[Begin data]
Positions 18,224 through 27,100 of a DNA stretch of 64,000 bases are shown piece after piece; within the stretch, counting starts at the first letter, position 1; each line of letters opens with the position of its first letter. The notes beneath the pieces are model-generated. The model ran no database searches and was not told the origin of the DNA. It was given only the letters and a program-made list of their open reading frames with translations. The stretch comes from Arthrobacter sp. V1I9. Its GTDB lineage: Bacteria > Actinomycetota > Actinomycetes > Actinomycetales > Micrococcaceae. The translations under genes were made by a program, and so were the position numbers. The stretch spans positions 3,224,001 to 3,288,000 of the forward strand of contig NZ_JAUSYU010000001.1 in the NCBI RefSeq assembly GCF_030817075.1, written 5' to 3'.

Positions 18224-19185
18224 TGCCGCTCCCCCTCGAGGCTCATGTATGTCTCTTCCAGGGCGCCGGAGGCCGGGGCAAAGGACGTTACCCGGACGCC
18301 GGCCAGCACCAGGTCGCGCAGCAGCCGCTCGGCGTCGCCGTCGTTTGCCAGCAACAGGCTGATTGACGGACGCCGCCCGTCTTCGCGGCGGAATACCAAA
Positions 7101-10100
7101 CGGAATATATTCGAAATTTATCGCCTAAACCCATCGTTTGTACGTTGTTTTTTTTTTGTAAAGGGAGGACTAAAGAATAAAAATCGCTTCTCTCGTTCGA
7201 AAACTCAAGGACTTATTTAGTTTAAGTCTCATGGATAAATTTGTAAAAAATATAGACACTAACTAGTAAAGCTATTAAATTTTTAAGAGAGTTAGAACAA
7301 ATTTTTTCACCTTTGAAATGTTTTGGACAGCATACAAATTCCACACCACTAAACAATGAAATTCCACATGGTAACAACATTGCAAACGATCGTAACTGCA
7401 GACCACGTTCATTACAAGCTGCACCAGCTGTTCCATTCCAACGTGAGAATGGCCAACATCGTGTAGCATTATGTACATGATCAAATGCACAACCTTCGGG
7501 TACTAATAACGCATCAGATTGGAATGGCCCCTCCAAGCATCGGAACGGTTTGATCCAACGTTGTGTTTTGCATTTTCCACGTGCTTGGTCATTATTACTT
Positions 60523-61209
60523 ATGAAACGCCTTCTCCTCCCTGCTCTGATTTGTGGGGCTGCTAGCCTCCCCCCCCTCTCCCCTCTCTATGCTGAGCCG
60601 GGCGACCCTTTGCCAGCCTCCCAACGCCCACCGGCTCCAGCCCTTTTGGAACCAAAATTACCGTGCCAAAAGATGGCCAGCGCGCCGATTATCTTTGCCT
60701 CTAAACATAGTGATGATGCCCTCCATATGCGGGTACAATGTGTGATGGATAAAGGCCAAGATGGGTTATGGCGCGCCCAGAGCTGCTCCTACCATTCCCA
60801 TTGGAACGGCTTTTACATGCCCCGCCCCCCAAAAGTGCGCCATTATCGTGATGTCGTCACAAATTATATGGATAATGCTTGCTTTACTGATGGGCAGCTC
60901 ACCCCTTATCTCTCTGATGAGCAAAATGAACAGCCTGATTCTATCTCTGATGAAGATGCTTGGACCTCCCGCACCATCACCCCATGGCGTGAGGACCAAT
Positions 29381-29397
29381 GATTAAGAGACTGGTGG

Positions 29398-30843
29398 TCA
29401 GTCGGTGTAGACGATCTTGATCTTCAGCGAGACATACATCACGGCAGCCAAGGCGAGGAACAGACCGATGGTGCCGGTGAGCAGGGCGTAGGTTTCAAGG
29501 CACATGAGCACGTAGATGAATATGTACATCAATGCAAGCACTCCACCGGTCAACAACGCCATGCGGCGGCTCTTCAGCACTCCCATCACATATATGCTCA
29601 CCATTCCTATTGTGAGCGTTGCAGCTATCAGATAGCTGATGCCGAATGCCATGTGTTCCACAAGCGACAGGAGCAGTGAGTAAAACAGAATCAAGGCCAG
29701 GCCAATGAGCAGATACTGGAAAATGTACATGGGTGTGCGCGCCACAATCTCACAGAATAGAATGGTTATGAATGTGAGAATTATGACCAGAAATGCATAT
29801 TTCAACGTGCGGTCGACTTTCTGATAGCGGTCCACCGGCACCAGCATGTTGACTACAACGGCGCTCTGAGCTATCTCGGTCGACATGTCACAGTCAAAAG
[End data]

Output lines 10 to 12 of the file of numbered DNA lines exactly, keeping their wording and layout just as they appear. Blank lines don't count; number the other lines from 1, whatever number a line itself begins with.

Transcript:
7501 TACTAATAACGCATCAGATTGGAATGGCCCCTCCAAGCATCGGAACGGTTTGATCCAACGTTGTGTTTTGCATTTTCCACGTGCTTGGTCATTATTACTT
Positions 60523-61209
60523 ATGAAACGCCTTCTCCTCCCTGCTCTGATTTGTGGGGCTGCTAGCCTCCCCCCCCTCTCCCCTCTCTATGCTGAGCCG